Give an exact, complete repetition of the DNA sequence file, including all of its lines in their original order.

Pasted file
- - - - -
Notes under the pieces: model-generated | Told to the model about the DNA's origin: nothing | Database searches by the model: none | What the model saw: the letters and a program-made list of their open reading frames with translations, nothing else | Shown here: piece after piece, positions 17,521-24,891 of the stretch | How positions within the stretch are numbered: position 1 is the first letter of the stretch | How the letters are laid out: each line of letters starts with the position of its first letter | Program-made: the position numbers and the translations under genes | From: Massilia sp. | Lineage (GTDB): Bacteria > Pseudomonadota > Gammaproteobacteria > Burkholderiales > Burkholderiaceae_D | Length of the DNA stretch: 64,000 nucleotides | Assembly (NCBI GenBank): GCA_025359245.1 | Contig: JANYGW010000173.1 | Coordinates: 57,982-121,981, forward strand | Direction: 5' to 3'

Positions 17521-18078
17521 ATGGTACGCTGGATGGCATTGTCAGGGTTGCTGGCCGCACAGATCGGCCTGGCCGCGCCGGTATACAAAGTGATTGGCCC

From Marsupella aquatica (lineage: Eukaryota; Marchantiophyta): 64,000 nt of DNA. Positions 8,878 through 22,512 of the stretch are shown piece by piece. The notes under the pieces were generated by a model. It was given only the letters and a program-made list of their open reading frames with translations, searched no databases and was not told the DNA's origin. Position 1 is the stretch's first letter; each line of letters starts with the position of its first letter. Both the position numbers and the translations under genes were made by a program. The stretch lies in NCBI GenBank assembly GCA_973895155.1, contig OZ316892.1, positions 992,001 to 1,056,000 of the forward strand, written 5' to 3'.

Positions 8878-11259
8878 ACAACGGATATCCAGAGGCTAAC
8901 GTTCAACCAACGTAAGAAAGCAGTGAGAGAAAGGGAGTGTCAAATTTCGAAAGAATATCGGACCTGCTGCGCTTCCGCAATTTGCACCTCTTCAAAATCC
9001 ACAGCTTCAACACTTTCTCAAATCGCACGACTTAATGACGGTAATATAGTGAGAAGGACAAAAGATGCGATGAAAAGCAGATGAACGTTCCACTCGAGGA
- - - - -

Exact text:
Notes under the pieces: model-generated | Told to the model about the DNA's origin: nothing | Database searches by the model: none | What the model saw: the letters and a program-made list of their open reading frames with translations, nothing else | Shown here: piece after piece, positions 17,521-24,891 of the stretch | How positions within the stretch are numbered: position 1 is the first letter of the stretch | How the letters are laid out: each line of letters starts with the position of its first letter | Program-made: the position numbers and the translations under genes | From: Massilia sp. | Lineage (GTDB): Bacteria > Pseudomonadota > Gammaproteobacteria > Burkholderiales > Burkholderiaceae_D | Length of the DNA stretch: 64,000 nucleotides | Assembly (NCBI GenBank): GCA_025359245.1 | Contig: JANYGW010000173.1 | Coordinates: 57,982-121,981, forward strand | Direction: 5' to 3'

Positions 17521-18078
17521 ATGGTACGCTGGATGGCATTGTCAGGGTTGCTGGCCGCACAGATCGGCCTGGCCGCGCCGGTATACAAAGTGATTGGCCC

From Marsupella aquatica (lineage: Eukaryota; Marchantiophyta): 64,000 nt of DNA. Positions 8,878 through 22,512 of the stretch are shown piece by piece. The notes under the pieces were generated by a model. It was given only the letters and a program-made list of their open reading frames with translations, searched no databases and was not told the DNA's origin. Position 1 is the stretch's first letter; each line of letters starts with the position of its first letter. Both the position numbers and the translations under genes were made by a program. The stretch lies in NCBI GenBank assembly GCA_973895155.1, contig OZ316892.1, positions 992,001 to 1,056,000 of the forward strand, written 5' to 3'.

Positions 8878-11259
8878 ACAACGGATATCCAGAGGCTAAC
8901 GTTCAACCAACGTAAGAAAGCAGTGAGAGAAAGGGAGTGTCAAATTTCGAAAGAATATCGGACCTGCTGCGCTTCCGCAATTTGCACCTCTTCAAAATCC
9001 ACAGCTTCAACACTTTCTCAAATCGCACGACTTAATGACGGTAATATAGTGAGAAGGACAAAAGATGCGATGAAAAGCAGATGAACGTTCCACTCGAGGA